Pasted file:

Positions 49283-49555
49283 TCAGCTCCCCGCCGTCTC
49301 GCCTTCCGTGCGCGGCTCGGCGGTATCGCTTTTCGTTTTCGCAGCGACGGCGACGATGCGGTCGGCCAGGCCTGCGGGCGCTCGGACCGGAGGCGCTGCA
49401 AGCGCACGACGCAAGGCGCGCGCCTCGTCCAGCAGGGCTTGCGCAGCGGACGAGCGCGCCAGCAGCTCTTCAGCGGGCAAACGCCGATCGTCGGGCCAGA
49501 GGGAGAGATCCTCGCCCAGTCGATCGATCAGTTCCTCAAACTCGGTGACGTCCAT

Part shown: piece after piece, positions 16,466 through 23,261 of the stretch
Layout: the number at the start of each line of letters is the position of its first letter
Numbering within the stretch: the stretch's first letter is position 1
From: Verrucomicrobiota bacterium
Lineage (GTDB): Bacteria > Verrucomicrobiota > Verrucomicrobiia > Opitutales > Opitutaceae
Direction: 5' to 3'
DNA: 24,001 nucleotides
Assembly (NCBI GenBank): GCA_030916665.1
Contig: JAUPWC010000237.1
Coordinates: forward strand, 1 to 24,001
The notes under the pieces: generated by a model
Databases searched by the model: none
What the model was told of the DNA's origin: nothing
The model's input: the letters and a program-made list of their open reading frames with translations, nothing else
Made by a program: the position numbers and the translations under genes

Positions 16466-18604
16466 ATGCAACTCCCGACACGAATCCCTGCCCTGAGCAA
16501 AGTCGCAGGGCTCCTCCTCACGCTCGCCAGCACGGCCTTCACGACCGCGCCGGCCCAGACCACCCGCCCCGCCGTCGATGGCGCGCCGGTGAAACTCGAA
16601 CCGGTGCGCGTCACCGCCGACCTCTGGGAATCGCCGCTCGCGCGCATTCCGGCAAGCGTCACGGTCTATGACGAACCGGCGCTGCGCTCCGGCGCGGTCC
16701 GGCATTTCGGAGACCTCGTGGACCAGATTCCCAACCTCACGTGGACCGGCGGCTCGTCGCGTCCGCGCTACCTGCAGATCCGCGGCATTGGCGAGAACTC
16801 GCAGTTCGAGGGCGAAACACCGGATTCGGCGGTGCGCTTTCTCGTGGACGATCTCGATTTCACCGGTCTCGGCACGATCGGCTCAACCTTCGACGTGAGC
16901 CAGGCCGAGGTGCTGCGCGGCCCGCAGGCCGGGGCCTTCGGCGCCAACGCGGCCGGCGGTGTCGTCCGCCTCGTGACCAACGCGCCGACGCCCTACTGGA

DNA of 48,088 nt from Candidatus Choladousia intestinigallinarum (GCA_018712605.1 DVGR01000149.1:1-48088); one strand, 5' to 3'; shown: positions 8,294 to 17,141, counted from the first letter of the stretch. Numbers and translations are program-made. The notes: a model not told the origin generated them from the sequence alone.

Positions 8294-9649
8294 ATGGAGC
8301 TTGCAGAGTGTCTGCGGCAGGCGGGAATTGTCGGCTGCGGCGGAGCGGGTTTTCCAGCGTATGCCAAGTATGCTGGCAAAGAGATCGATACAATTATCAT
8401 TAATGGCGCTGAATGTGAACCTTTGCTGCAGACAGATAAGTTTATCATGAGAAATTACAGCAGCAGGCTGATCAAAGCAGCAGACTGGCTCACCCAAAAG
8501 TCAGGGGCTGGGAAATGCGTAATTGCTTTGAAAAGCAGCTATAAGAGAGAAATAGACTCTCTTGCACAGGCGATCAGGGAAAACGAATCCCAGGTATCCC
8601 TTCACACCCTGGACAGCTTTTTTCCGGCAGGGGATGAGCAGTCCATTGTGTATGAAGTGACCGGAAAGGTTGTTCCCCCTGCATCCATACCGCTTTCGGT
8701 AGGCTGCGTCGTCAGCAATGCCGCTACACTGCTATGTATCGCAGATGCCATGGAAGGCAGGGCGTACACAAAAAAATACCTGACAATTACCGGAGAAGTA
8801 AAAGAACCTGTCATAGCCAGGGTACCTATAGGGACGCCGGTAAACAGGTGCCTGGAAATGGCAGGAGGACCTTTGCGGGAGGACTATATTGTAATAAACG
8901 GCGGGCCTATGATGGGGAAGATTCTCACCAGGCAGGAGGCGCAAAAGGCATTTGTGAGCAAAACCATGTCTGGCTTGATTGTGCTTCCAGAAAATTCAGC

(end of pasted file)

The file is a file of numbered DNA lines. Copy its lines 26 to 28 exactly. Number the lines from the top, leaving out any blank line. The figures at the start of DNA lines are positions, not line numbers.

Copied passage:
16801 GCAGTTCGAGGGCGAAACACCGGATTCGGCGGTGCGCTTTCTCGTGGACGATCTCGATTTCACCGGTCTCGGCACGATCGGCTCAACCTTCGACGTGAGC
16901 CAGGCCGAGGTGCTGCGCGGCCCGCAGGCCGGGGCCTTCGGCGCCAACGCGGCCGGCGGTGTCGTCCGCCTCGTGACCAACGCGCCGACGCCCTACTGGA

DNA of 48,088 nt from Candidatus Choladousia intestinigallinarum (GCA_018712605.1 DVGR01000149.1:1-48088); one strand, 5' to 3'; shown: positions 8,294 to 17,141, counted from the first letter of the stretch. Numbers and translations are program-made. The notes: a model not told the origin generated them from the sequence alone.